As stylists explore chemical services, they will be able to identify the opportunities that are possible when working with textured hair, compare the changes in volume that occur when adding or reducing texture, and make educated styling decisions that will lead to a client’s desired result.

Keratin smoothing

Originally associated only with super-smoothing in-salon treatments, keratin is now being tapped for multiple applications. A protein found naturally in the hair, keratin treatments restore hair by infusing it with keratin and provide manageable styles to clients with unruly hair. They also help to reduce dry time, which is great for clients on the go.

Whether you’re working with a wavy-haired client who is interested in reducing her frizz or a coily client who might benefit from a looser, more defined curl pattern, keratin smoothing can address these concerns.

“Huge multicultural marketing opportunities exist to target smoothers to clients who want to keep curl or wave but are looking for more definition and less frizz,” says Michelle Breyer, president of Texture Media. Now that versatility is part of the smoothing story, Breyer sees the category growing. “Keratin services used to be one-size-fits-all,” she says, “whether it complemented the client or not. Now there are many nuances within the category.”

(left to right) Jane Carter, CEO of Jane Carter Solution, poses with her model.

Today’s safe formulas last up to five months depending on the hair type, leaving hair noticeably smoother, softer for silky waves and frizzfree bouncy curls. Some brands, such as Peter Coppola Keratin Concept, market lines as “youth restorers” in the anti-aging category, while also softening and smoothing.

Brands such as Lasio have expanded their lines to include customizable treatments.

“At Lasio, we offer keratin cocktails, a combination of any of our four treatments, in order to create an individualized service specific to each client’s needs,” says Carmela Zampiere, creative director for Lasio.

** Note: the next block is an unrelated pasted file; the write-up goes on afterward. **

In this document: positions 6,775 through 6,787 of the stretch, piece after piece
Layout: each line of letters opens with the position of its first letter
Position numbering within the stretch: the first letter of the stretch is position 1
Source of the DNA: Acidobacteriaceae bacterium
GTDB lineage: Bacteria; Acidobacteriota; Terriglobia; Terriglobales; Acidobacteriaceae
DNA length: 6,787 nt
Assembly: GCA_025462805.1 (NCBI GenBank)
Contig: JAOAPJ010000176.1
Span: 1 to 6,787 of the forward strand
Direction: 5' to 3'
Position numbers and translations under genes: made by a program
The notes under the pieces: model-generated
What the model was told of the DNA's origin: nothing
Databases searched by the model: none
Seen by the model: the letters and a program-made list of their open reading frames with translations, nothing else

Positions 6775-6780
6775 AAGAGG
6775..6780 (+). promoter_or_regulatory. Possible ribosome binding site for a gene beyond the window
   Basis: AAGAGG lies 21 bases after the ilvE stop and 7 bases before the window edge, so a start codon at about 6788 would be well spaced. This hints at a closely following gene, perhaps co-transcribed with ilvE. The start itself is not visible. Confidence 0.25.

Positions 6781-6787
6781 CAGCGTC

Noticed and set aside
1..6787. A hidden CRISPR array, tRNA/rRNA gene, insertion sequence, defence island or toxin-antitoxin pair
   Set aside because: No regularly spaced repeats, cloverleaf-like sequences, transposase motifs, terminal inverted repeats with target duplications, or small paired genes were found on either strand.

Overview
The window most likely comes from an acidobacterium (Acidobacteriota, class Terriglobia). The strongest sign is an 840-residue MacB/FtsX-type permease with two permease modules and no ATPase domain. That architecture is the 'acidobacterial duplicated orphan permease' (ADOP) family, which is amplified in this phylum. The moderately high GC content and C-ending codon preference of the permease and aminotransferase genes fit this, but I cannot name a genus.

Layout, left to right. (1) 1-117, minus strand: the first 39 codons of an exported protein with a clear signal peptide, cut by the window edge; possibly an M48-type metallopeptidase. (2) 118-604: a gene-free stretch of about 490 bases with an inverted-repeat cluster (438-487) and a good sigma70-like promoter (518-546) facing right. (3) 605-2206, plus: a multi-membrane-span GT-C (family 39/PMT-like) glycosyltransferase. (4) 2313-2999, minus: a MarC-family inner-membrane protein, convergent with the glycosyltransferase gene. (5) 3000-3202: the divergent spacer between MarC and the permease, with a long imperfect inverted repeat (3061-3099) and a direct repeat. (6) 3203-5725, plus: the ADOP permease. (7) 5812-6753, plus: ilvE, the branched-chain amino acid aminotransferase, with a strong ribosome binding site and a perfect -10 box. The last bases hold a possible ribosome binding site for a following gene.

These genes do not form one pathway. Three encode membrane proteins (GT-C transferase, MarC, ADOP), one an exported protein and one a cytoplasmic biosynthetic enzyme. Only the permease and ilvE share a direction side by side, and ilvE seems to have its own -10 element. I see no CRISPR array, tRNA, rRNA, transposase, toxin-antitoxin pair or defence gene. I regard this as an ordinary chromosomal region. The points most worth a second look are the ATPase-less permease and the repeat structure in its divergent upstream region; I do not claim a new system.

What makes Lasio’s treatment unique is its water-based formula. The product penetrates the cuticle layer and seals the cuticle without adding a layer of silicone oil, which can prohibit nutrients from entering the hair, causing it to become brittle and damaged.

Similarly, Keratin Complex infuses natural keratin into hair’s cuticle, eliminating up to 95 percent of frizz and curl. The result is hair that is more manageable, smoother and easier to style. It is suitable for all curl types–including color-treated and chemically processed hair.

“Huge multicultural marketing opportunities exist to target smoothers to clients who want to keep curl or wave but are looking for more definition and less frizz.”        —Michelle Breyer

At-home care

Keratin comes into play as a liberally used frizz-controlling agent in shampoos, conditioners and styling products, perfect for clients hoping to increase their hair’s manageability.

For example, Shea Moisture’s professional Keratin Care line infuses hair with moisture, while protecting against damage from heat styling. Featuring a KeraVega Monoi Coil Complex, the Smooth Finish collection features a shampoo, conditioner, blowdry cream and thermal protectant for clients looking for optimal smoothing capabilities but are still concerned with guarding against frizz and breakage.

Perming: A brief history

The bigger-is-better perms commonly associated with the ’80s might conjure up thoughts of tight, poodle curls, large metal rods and off-putting odors. But as perm technology has evolved, perms can be used to control texture, create natural-looking waves or add volume to straight hair.

The old, permanent-wave machine introduced in the 1920s used a combination of chemicals and electricity to curl the hair. To achieve the desired look of the time, clients sat under the machine for up to six hours while hair was heated to approximately 200°F.

Advances in chemical technology have made the perm process much gentler on hair. Improved solutions boasting built-in conditioners preserve strength and integrity while delivering consistent results. By varying rod size, solution strength and processing time, stylists can give clients a variety of options from big, tight curls to loose waves.

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